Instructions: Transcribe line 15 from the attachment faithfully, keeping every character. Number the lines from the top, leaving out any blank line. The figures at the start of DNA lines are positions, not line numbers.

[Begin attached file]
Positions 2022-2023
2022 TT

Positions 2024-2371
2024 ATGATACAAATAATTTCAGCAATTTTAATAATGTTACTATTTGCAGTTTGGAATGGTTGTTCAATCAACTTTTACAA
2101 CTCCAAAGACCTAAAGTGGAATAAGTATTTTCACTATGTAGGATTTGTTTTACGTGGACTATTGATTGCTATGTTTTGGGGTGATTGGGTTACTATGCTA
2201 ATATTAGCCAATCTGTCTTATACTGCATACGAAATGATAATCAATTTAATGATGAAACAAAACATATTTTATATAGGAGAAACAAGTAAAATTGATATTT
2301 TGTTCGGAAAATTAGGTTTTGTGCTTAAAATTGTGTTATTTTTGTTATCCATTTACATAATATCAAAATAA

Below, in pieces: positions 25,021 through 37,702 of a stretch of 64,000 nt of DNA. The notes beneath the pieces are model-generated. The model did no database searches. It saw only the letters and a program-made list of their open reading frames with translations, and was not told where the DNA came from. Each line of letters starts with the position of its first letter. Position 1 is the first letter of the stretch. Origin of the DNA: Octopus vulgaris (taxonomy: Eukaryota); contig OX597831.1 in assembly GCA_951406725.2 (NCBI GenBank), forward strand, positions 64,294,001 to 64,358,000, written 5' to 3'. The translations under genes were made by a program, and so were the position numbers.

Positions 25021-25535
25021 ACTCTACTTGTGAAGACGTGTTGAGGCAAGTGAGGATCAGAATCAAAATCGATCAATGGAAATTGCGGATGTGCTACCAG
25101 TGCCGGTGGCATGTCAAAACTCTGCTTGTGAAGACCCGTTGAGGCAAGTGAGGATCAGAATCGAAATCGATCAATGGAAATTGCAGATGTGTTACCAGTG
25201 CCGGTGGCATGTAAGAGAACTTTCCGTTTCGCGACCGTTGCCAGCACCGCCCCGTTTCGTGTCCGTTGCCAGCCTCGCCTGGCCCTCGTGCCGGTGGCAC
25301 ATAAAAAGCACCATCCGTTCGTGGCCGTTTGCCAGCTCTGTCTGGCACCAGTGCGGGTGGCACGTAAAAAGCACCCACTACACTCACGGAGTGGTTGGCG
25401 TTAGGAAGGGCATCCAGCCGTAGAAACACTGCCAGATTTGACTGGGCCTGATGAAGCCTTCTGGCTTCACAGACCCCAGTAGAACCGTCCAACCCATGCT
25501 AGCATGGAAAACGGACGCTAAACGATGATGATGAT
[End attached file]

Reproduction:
25501 AGCATGGAAAACGGACGCTAAACGATGATGATGAT